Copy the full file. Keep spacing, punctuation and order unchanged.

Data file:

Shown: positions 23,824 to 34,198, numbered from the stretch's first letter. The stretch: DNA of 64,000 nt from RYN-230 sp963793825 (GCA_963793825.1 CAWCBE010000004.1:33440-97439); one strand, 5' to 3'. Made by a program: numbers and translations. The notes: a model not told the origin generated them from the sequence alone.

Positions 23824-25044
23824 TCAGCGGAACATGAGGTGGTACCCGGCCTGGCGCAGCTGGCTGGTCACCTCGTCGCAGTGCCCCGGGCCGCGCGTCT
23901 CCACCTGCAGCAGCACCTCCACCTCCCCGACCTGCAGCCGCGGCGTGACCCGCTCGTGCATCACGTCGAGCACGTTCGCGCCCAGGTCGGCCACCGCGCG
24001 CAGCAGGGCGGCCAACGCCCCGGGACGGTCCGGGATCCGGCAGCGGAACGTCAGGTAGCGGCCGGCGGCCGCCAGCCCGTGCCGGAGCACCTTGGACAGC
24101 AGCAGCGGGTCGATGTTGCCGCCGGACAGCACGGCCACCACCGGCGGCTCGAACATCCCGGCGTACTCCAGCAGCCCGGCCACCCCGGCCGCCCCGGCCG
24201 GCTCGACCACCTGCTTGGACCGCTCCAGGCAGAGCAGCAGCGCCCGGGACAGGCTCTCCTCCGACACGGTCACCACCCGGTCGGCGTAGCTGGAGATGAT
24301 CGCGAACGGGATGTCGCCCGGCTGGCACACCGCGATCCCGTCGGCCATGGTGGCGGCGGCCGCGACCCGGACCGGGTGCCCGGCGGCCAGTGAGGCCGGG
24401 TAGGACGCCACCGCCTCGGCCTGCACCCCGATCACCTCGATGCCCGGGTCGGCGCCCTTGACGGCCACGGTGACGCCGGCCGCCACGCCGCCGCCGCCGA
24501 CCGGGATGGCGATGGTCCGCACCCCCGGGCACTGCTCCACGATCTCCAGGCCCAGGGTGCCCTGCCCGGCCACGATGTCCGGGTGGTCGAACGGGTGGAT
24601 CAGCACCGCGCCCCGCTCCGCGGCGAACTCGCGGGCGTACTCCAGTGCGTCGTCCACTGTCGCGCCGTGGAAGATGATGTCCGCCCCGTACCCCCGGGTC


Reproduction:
Shown: positions 23,824 to 34,198, numbered from the stretch's first letter. The stretch: DNA of 64,000 nt from RYN-230 sp963793825 (GCA_963793825.1 CAWCBE010000004.1:33440-97439); one strand, 5' to 3'. Made by a program: numbers and translations. The notes: a model not told the origin generated them from the sequence alone.

Positions 23824-25044
23824 TCAGCGGAACATGAGGTGGTACCCGGCCTGGCGCAGCTGGCTGGTCACCTCGTCGCAGTGCCCCGGGCCGCGCGTCT
23901 CCACCTGCAGCAGCACCTCCACCTCCCCGACCTGCAGCCGCGGCGTGACCCGCTCGTGCATCACGTCGAGCACGTTCGCGCCCAGGTCGGCCACCGCGCG
24001 CAGCAGGGCGGCCAACGCCCCGGGACGGTCCGGGATCCGGCAGCGGAACGTCAGGTAGCGGCCGGCGGCCGCCAGCCCGTGCCGGAGCACCTTGGACAGC
24101 AGCAGCGGGTCGATGTTGCCGCCGGACAGCACGGCCACCACCGGCGGCTCGAACATCCCGGCGTACTCCAGCAGCCCGGCCACCCCGGCCGCCCCGGCCG
24201 GCTCGACCACCTGCTTGGACCGCTCCAGGCAGAGCAGCAGCGCCCGGGACAGGCTCTCCTCCGACACGGTCACCACCCGGTCGGCGTAGCTGGAGATGAT
24301 CGCGAACGGGATGTCGCCCGGCTGGCACACCGCGATCCCGTCGGCCATGGTGGCGGCGGCCGCGACCCGGACCGGGTGCCCGGCGGCCAGTGAGGCCGGG
24401 TAGGACGCCACCGCCTCGGCCTGCACCCCGATCACCTCGATGCCCGGGTCGGCGCCCTTGACGGCCACGGTGACGCCGGCCGCCACGCCGCCGCCGCCGA
24501 CCGGGATGGCGATGGTCCGCACCCCCGGGCACTGCTCCACGATCTCCAGGCCCAGGGTGCCCTGCCCGGCCACGATGTCCGGGTGGTCGAACGGGTGGAT
24601 CAGCACCGCGCCCCGCTCCGCGGCGAACTCGCGGGCGTACTCCAGTGCGTCGTCCACTGTCGCGCCGTGGAAGATGATGTCCGCCCCGTACCCCCGGGTC